“A business contract is a legally binding agreement between two parties for an exchange of services that are of value.” (About.com)
A business contract is often used for buying and selling goods, selling a business, hiring or being employed as an independent contractor, partnerships and joint ventures, franchising, non-compete agreements and non-disclosure agreements.
Business contracts help prevent disputes and misunderstandings. They can be oral or written, though obviously a written contract is easier to prove. For a contract to be enforceable, it must contain specific language and elements.
To be legally binding, a contract must contain four essential elements. It must clearly contain an offer. It must also contain an acceptance. If any conditions of the original offer are changed or altered in any way, it is considered a counter offer, not an acceptance.
It must contain a consideration. A consideration is that which is given in exchange for the benefit or something of value in the offer. It must also contain the intention of legal consequences. In other words, the parties agree that the contract is legally enforceable, unless otherwise stated.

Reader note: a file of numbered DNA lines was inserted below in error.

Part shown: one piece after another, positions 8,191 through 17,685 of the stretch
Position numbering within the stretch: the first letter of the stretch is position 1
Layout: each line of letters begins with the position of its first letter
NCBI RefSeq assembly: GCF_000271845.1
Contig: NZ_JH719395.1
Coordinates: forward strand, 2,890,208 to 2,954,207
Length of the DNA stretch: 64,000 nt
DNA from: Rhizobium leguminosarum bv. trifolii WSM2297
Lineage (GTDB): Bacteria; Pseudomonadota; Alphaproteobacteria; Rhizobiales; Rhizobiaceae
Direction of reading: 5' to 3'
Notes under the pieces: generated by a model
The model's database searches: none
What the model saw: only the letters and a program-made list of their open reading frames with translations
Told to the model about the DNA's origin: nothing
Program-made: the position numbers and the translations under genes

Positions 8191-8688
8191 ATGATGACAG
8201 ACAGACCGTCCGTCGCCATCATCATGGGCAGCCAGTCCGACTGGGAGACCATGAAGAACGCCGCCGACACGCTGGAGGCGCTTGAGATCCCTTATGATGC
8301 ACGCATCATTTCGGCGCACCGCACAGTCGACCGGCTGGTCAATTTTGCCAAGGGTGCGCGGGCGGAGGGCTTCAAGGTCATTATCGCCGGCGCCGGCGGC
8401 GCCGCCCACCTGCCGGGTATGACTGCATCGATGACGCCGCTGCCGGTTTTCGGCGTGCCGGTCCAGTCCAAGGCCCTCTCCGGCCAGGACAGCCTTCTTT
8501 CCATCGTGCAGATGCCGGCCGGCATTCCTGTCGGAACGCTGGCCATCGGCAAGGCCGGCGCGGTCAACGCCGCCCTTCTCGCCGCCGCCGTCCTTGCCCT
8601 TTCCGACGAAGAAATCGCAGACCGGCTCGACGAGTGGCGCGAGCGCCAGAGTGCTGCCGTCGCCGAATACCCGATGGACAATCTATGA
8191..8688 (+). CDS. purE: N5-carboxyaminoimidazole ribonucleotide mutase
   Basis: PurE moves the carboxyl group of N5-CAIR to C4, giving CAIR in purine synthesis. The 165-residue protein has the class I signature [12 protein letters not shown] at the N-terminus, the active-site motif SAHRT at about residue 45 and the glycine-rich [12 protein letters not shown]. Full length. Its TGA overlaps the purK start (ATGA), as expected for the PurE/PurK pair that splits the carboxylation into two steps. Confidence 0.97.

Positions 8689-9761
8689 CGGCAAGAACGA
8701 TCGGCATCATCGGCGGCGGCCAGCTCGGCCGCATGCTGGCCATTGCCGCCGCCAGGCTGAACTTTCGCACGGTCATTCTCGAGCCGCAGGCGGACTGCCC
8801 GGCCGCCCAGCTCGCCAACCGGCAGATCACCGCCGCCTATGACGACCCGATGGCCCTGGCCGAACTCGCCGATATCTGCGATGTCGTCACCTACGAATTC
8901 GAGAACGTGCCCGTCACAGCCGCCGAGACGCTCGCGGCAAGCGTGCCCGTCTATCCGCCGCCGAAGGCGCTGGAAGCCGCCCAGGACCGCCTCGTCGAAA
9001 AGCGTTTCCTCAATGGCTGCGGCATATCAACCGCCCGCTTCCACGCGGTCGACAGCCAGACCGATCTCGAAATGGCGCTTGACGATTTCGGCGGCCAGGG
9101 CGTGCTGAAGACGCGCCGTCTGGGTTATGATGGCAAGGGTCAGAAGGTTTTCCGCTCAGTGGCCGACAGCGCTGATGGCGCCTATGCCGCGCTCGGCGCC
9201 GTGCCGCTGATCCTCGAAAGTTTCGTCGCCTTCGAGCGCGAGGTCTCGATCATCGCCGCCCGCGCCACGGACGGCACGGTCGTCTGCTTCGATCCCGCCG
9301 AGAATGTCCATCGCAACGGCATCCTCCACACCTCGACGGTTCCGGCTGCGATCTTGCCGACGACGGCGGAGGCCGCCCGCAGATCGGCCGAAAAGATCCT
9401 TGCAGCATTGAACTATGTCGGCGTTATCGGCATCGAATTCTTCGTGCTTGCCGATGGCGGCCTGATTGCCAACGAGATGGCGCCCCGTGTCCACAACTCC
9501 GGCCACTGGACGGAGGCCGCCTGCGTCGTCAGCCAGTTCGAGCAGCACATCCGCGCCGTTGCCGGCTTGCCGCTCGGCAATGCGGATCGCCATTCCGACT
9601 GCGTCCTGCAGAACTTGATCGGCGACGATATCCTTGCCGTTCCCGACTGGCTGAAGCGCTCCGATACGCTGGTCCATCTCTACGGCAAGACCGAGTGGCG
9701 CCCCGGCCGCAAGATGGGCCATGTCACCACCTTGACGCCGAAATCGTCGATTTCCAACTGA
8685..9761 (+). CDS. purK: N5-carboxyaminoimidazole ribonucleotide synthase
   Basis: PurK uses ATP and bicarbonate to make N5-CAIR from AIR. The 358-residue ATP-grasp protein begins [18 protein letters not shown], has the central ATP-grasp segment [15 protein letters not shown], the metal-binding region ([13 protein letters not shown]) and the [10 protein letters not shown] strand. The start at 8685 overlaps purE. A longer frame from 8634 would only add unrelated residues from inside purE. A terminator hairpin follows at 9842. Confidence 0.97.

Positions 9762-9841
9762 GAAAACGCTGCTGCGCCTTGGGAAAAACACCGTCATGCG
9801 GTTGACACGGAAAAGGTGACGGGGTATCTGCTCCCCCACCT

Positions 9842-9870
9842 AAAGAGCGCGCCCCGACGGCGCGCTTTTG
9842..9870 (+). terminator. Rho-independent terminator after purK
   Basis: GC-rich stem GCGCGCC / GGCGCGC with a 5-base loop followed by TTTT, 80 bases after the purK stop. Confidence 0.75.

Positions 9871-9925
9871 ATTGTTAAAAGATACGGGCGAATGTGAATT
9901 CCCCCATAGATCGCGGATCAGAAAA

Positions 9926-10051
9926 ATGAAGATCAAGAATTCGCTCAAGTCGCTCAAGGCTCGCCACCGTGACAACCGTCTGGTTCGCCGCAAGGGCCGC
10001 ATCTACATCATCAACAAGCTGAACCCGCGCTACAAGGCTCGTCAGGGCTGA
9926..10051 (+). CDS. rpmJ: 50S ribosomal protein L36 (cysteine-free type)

There are many state and local regulations as well as federal laws that may be relevant to your contract. A good contracts lawyer before you sign is a better idea than a good litigation lawyer after you have a dispute.
A contract is formed when one party makes an offer and that offer is accepted by another party for an exchange of some benefit or something of value by the parties, with the intention of legal enforceability if the contract is broken. No matter what each party thinks they understand, there is no substitute for reading the fine print. Know what you are signing before you sign. Consult with a qualified business contract lawyer before you sign.